First MEMS gyros in space
The first micro electro-mechanical system (MEMS) gyros to be used in space are successfully navigating ESA’s CryoSat-2 satellite.
The Goodrich Corporation gyroscopes have successfully passed in-orbit testing on the Earth Explorer CryoSat-2 satellite during a mission to detect shifts in global ice cover.
The MEMS gyros - the smallest ever flown by ESA - are integrated into the SiREUS rate sensor, used to monitor the satellite’s rate of spin.
An ESA Control Systems Division spokesman explains that the satellite’s precision ice measurements rely on knowing its orbital position and attitude very precisely - requiring highly accurate navigation sensor performance.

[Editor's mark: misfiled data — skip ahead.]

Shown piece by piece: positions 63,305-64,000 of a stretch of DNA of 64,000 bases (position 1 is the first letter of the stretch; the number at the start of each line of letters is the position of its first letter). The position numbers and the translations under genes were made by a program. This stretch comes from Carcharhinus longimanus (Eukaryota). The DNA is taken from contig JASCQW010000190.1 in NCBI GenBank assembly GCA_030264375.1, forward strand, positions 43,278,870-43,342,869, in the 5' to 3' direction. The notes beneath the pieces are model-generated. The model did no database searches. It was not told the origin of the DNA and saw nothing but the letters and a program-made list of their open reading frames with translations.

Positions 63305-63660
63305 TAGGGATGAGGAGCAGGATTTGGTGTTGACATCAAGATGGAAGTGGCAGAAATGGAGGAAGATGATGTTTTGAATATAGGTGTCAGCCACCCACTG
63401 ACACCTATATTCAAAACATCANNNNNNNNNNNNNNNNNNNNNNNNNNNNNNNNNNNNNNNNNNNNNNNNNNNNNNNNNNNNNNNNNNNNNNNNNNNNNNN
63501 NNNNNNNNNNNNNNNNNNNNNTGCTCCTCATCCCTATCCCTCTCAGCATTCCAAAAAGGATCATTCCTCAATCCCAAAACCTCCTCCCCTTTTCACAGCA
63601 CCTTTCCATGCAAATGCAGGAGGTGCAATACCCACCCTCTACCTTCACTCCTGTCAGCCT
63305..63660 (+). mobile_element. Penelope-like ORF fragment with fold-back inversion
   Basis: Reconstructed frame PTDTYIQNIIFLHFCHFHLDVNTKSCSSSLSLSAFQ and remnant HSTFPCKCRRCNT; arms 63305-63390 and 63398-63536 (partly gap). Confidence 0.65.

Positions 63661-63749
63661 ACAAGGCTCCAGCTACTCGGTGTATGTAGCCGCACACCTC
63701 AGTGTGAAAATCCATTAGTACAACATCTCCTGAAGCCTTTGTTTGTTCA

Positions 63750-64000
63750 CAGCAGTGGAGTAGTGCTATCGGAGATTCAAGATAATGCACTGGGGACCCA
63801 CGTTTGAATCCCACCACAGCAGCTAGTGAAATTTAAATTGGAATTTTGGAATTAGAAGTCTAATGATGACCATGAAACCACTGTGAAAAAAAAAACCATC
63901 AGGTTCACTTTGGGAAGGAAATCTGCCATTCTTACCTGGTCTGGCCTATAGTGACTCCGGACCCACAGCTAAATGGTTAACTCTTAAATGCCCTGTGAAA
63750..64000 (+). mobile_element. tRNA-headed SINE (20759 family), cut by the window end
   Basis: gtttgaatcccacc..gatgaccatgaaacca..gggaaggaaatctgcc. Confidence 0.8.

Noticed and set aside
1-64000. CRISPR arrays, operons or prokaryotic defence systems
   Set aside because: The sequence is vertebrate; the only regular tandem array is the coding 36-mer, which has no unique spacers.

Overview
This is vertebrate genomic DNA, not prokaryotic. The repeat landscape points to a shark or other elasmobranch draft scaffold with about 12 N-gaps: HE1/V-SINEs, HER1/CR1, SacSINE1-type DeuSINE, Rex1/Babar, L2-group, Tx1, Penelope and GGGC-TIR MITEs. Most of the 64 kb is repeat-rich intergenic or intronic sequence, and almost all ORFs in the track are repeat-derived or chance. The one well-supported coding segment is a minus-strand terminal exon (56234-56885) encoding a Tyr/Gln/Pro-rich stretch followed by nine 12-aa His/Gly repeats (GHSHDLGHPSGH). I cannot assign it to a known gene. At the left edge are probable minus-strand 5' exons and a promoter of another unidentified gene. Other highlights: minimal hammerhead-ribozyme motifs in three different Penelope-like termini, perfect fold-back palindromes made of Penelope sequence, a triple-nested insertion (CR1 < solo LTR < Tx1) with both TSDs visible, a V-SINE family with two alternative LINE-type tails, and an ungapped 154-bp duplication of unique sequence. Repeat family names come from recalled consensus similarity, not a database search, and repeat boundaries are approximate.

At the heart of the SiREUS rate sensor are three 1 sq cm MEMS gyros built by Atlantic Inertial Systems (AIS) of Plymouth. Running on 6 watts and weighing 750 g, the gyros are developments of units already used worldwide for automotive electronic stability control.
Their evolution for space was backed through ESA’s Technology Programmes with 3 UK companies: Selex Galileo, AIS and Systems Engineering and Assessment (SEA).
The Goodrich Director of MEMS Technology explains that they have delivered over 18 million MEMS-based gyros around the world - and the ESA program offers the first opportunity to explore the potential of them for the unique needs of the space sector.
Details from Goodrich below.